29. April 2008 · Comments Off · Categories: Archive 2008, eBay Watch, History, Ohio State

1934 Gerald Ford

I’m a big fan of the YouTube efforts laid down by WolverineHistorian. Not too long ago MGoBlog offered up that every once in a while you’d like to see a few of the difficult moments in games, not just the endzone dances. I think that’s fair.

Likewise, the eBay Watch series tends to focus on the good times and back in the day good times were plentiful. But then you have a season like this.

In April 2008, an eBay auction popped up featuring a 1934 Michigan student ticket book. It actually had tear-away coupons for each event inside, most of which remained unused that season. According to the conditions written jacket, the tickets were to be used for athletic events in general but for football “reserved seating” in particular. The auction closed for $40.

As a U-M student in the early nineties, I recall we were required to use the coupon books and I thought this was primarily a means to stem the sale of individual games. Apparently this wasn’t just a recent phenomenon as there was definitely an attempt by the University to crack down on anyone using these tickets beyond the rightful owner. The student was required to sign off on a set of conditions and the fine print within the ticket jacket included a strong warning:

“If presented for admission by any person other than the owner the book will be forfeited, taken up at the time of improper presentation and full admission collected.”

The owner of these student tickets certainly realized that they’re would be some challenges on the field in the upcoming season. Kipke lost three All-Americans (Charles Bernard, Francis Wistert and Ted Petoskey) and a host of other key players. Sound familiar?

The 1934 season is probably most recognizable for the presence of its senior center and future President Gerald Ford. Arguably the most famous Michigan football player of all time, the Grand Rapids native was named MVP of a team that experienced a stunning reversal of fortune from the heights reached by Kipke’s previous four seasons. The two-time defending national champions won just a single game in 1934, finishing 1-7.

How bad did it get? For the year the Wolverines were outscored 143-21 and weren’t able to manage a single point in five of the eight games that season.

The lone win that season was a 9-2 squeaker over Georgia Tech in Ann Arbor, a game which carried greater significance. The 1934 squad included Willis Ward, an African American player who happened to be Ford’s roommate on road games. The administration at Georgia Tech held differing views of the place of African Americans and they had an issue with the Jackets taking the field if Willis were allowed to participate. This caused quite a stir on campus- the Bentley Library website describes the situation:

At least as early as the fall of 1933, the Georgia Tech athletic director had written to Yost asking what was going to be done about Ward, asserting that his team would not take the field if Ward was playing for Michigan. As game day neared the issue became a major controversy on campus and mass meetings and demonstrations were held. Some students and faculty demanded that either Ward must play or the game should be canceled [Ed: I write on the campus protests in this May 2009 post]. Others argued that, as host team, Michigan must respect southern customs and hold Ward out of the game. Yost and Kipke did not publicly reveal their decision beforehand, but when kick-off came, Ward was not in uniform.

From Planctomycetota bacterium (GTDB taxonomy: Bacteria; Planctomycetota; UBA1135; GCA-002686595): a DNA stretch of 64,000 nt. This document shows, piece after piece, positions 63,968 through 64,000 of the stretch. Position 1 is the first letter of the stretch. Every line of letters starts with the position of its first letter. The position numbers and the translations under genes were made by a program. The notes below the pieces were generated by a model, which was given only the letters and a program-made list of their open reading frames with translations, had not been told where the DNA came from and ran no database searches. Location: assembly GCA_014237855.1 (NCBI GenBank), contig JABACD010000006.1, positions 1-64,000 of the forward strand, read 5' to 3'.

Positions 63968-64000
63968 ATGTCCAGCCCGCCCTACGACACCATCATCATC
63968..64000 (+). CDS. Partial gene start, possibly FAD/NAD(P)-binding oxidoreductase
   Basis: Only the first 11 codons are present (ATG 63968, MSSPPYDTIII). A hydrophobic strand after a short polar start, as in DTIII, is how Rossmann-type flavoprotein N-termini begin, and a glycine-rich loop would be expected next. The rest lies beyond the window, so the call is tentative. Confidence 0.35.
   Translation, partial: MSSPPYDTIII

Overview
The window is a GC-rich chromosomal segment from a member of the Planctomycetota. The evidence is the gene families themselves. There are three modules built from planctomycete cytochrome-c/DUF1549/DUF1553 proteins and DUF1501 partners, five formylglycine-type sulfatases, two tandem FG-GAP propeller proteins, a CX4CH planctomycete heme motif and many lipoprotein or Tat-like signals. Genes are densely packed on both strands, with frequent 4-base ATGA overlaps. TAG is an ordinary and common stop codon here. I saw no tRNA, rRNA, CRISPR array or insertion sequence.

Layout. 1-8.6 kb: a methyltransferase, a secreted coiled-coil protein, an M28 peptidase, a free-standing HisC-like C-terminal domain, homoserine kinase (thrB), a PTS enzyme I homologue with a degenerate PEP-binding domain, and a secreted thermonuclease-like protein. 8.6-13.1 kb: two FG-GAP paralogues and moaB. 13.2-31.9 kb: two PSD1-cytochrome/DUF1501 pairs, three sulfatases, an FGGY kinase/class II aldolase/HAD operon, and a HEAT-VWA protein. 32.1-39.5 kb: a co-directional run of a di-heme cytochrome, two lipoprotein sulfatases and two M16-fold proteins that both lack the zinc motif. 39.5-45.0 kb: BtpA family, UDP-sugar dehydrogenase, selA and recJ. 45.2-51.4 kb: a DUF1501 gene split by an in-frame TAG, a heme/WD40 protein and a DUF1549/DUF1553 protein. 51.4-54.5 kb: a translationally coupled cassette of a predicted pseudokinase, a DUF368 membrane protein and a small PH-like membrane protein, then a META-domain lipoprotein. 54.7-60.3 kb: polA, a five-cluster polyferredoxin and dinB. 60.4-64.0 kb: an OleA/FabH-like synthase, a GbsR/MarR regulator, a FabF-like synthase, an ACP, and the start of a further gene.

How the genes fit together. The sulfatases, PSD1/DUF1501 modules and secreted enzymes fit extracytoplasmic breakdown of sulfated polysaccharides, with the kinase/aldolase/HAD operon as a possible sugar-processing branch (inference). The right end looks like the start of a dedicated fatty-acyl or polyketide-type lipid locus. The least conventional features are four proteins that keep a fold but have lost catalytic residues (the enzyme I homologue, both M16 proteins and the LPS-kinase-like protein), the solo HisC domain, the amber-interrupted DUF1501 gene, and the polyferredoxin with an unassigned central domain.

The incident resonated with the future President. In 1999 Ford wrote an New York Times Op-Ed piece defending U of M’s affirmative action admissions policy saying, “Do we really want to risk turning back the clock to an era when the Willis Wards were isolated and penalized for the color of their skin, their economic standing or national ancestry?”. Ward eventually graduated with a law degree and later became a well respected judge.

Adding insult to the miserable season, the Buckeyes didn’t miss a chance to pile on. It was in 1934 that Ohio State started its tradition of presenting a charm depicting a pair of gold pants to each player if the Buckeyes defeated Michigan. Coincidently these precious charms seem to frequently show up on eBay. During an interview for HBO’s The Rivarly legendary coach Bo Schembechler admitted (with a chuckle) that he still had a few of those charms in his possession.

The idea came from new OSU coach Francis Schmidt who sized up the ’34 Wolverines and observed, “They put their pants on one leg at a time just like everybody else.” Yes, but they also brush their teeth and comb their hair, which apparently hasn’t caught on in Columbus.

The trend of poor attendance at Michigan stadium continued that year, averaging just over 20,000 spectators throughout the ‘34 campaign but the fans stepped up when it counted. Coming off a resounding 34-0 defeat on the road to national champion Minnesota, when the team arrived back home Sunday morning the train station was full of fans waiting to greet the Wolverines. Ford later reflected on what that moment meant to he and his teammates calling it “a demonstration of loyalty that I’m sure none of us has forgotten.”

Unfortunately Kipke never really got things back on track. He coached through the 1937 season, never getting a team over .500. Despite the difficult conclusion to his career, Kipke remains one of the most decorated Wolverines coaches in U-M history. Along with his two national championships, he joins Yost and Schembechler as having the distinction of directing teams to four consecutive conference championships.